Recent Steps by RBI to curb rupee depreciation (reduce gold import and tight liquidity in banking system) has led the short term rates and bond yields hit record high, giving a unique opportunity for investors to invest in debt at this level.
The yield on 10 year G-sec increased from 7.10% on May 24 to 8.44% on July 24 without RBI changing the repo rate (i.e. interest rate). It had taken more than a year for yield on 10 year G-Sec to decrease from 8.5% on May 31, 2012 to 7.1% and that too as a result of RBI reducing repo rate from 8% to 7.25% over the same period. The short term yields have increased significantly with 3 month Commercial Paper yielding 10.91%. The yields on corporate bonds have also increased by about 1.5-3% in last 2 months.
This offers a unique opportunity for investors to earn after tax return of 10%+ with very low risk.
Let’s analyze the effect, what to expect and how to invest:
1. What are the steps taken by RBI?
While RBI took number of steps in last two months, the steps taken on July 15 and July 22 were the key resulting in shooting up of the G-Sec yield from 7.56% on July 15 to 8.44% on July 23. RBI, using the Liquidity Adjustment Facility and Minimum Cash Reserve Maintenance Requirement, has limited the bank’s ability to borrow cheap without increasing the repo rate. However, these steps are temporary until further notification.
2. Is this over or more to come? Will RBI change repo rates?
No one knows. RBI will review the effects of these steps on the currency, current account deficit and economy and will determine the next steps. It cannot be said for sure that worst is over.
The interest rate follows a cycle and has either been upward sloping or downward sloping or stayed the same with each cycle lasting for about 2-3 years but never crisscross. We are currently in a decreasing interest rate environment and the repo rate has not bottomed yet. Any increase in repo rate indicates the policy change and if that happens, it will be very negative, which I believe RBI does not want to convey in this volatile market. So I am of the view that RBI will not increase the Repo rate.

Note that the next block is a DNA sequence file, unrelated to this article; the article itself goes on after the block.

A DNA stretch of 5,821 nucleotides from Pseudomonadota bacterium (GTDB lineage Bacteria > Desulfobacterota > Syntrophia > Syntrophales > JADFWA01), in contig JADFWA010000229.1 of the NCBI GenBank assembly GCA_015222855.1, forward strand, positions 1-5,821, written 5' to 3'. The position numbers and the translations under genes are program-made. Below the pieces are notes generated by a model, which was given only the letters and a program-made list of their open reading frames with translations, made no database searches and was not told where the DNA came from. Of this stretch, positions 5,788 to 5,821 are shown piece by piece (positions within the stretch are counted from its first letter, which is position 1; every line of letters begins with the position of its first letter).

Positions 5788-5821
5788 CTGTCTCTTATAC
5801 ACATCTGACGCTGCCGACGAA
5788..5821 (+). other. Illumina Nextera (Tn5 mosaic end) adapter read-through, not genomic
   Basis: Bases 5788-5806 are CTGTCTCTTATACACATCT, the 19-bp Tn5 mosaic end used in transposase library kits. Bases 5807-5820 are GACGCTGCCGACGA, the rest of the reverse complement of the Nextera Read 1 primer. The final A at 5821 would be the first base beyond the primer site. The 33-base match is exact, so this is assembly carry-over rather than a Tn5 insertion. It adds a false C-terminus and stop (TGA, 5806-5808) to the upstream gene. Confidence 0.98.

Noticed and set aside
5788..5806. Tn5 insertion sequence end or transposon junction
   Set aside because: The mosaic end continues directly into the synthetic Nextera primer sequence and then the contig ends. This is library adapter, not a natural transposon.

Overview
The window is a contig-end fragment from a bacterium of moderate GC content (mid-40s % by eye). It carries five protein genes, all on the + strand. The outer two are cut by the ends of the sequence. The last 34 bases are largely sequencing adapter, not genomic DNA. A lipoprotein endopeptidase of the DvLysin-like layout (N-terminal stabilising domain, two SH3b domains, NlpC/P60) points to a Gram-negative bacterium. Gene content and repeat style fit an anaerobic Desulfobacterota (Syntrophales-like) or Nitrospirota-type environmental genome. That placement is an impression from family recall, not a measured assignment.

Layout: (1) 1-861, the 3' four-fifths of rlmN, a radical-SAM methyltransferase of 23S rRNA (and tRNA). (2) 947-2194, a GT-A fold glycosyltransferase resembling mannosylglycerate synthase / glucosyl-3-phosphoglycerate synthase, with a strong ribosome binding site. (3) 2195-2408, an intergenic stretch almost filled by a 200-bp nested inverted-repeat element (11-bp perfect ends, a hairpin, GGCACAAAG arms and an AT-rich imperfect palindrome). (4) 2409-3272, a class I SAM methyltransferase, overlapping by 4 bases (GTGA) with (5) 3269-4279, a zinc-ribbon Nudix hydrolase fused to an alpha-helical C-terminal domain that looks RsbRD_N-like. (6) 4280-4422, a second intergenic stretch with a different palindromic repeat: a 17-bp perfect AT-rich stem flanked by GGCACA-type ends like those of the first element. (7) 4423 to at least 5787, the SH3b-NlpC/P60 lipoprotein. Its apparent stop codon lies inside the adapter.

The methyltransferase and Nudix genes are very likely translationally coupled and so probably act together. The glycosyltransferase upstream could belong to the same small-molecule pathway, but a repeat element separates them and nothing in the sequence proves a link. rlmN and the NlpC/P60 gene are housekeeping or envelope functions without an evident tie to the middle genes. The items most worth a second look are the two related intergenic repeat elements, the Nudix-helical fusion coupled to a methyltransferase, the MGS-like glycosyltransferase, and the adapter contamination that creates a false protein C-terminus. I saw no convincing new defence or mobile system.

3. If you have money now, whether to invest in Equity or Debt?
The current account deficit, high dependency on imported oil, stabilizing US economy, FII withdrawing from emerging markets, etc. will keep pressure on the depreciating rupee and the economy. The increasing cost of funds or yields will also negatively affect the growth rate. All in all, I do not expect the Indian Equity or the stock market to perform exceptionally in near future. I think the equity market will be range bound and highly volatile until the General Assembly (Lok Sabha) elections in 2014.
In contract, with the high yields on G-Sec, T-bills, corporate bonds or commercial papers, DEBT has become very attractive. I would think that it would be prudent for investors to generate 10%+ return without much risk by investing in Debt and if someone is willing to take risk, return could be even higher assuming decreasing yields in future.
4. Which category of Debt mutual fund to be selected?
If you do not want to take much risk, the best category to invest is the short term mutual funds. If you want to take a little risk, medium term funds with 1-3 year maturity are recommended. If you are a long term investor and want to take more risk, Income or G-Sec funds have become attractive.
Also, it will be less risky to invest in funds that invest more in AAA rated corporate bonds than G-Sec as I think while the government borrowing cost could increase to finance the increasing current account deficit in short term but business borrowing cost could go down as corporate may reduce borrowing in the wake of increasing cost of borrowing and decreasing growth rate of Indian economy.
5. How much return to be expected and What is the guarantee of the return?
Short term funds having yield of 10-11% and maturity of less than 1 year will less likely to give negative return provided you hold the fund for about a year and expect to get 10% return.
The medium Term funds will have 10%+ yield and if the yield decreases, the return could be higher due to capital appreciation on yield decreasing over the period and expect to get 10-12%+ return.The Income and G-Sec funds provide higher risk higher return and can expect to generate 12-15%+ return. Sounds too optimistic?
The period, during which G-Sec yield reduced from 8.40% to 7.10%, Income and G-Sec funds have actually returned 15-18%+ return over a 1 year period. While you could expect the same thing for next 1-1.5 years, the road will bumpy and painful as there is a risk that yield could go up in short term.
While there is no guarantee, there is little for everyone. Person who does not want to take risk can easily earn 9-10%+ tax free, way better than bank FD that gives taxable 9% return. If you are willing to take risk, your return could increase a lot but there is a risk.
If you have funds that you want to invest to generate better after tax risk adjusted return, DEBT is the answer. Please DO NOT wait as the window of opportunity is very small and RBI could roll back the changes as quickly as it introduced them.
Also, Rupee at or close to all time low offer another incentive for NRIs to transfer funds at higher rate and increase their return.
Please note the views are personal and let us know if you have any question.